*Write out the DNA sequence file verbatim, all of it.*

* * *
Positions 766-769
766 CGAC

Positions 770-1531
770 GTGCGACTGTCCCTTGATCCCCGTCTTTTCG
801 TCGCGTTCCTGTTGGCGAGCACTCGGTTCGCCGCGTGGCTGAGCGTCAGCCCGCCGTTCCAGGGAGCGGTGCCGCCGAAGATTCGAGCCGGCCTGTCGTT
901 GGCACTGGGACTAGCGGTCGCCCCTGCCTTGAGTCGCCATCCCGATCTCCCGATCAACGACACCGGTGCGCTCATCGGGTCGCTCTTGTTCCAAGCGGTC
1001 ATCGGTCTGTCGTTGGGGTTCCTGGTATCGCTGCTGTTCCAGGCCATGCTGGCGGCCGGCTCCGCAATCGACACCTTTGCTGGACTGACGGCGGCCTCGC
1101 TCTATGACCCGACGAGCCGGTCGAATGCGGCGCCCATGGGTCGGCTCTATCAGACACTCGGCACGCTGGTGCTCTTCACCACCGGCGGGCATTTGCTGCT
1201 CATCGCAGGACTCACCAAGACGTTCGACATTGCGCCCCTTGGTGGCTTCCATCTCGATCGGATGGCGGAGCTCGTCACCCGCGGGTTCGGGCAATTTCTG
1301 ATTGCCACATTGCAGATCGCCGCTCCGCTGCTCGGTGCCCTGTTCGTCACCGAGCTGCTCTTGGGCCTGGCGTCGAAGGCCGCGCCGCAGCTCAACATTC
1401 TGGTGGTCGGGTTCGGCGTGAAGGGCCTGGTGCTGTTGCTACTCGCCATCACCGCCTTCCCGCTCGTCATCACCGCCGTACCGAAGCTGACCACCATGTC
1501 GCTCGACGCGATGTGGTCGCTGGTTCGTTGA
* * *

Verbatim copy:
Positions 766-769
766 CGAC

Positions 770-1531
770 GTGCGACTGTCCCTTGATCCCCGTCTTTTCG
801 TCGCGTTCCTGTTGGCGAGCACTCGGTTCGCCGCGTGGCTGAGCGTCAGCCCGCCGTTCCAGGGAGCGGTGCCGCCGAAGATTCGAGCCGGCCTGTCGTT
901 GGCACTGGGACTAGCGGTCGCCCCTGCCTTGAGTCGCCATCCCGATCTCCCGATCAACGACACCGGTGCGCTCATCGGGTCGCTCTTGTTCCAAGCGGTC
1001 ATCGGTCTGTCGTTGGGGTTCCTGGTATCGCTGCTGTTCCAGGCCATGCTGGCGGCCGGCTCCGCAATCGACACCTTTGCTGGACTGACGGCGGCCTCGC
1101 TCTATGACCCGACGAGCCGGTCGAATGCGGCGCCCATGGGTCGGCTCTATCAGACACTCGGCACGCTGGTGCTCTTCACCACCGGCGGGCATTTGCTGCT
1201 CATCGCAGGACTCACCAAGACGTTCGACATTGCGCCCCTTGGTGGCTTCCATCTCGATCGGATGGCGGAGCTCGTCACCCGCGGGTTCGGGCAATTTCTG
1301 ATTGCCACATTGCAGATCGCCGCTCCGCTGCTCGGTGCCCTGTTCGTCACCGAGCTGCTCTTGGGCCTGGCGTCGAAGGCCGCGCCGCAGCTCAACATTC
1401 TGGTGGTCGGGTTCGGCGTGAAGGGCCTGGTGCTGTTGCTACTCGCCATCACCGCCTTCCCGCTCGTCATCACCGCCGTACCGAAGCTGACCACCATGTC
1501 GCTCGACGCGATGTGGTCGCTGGTTCGTTGA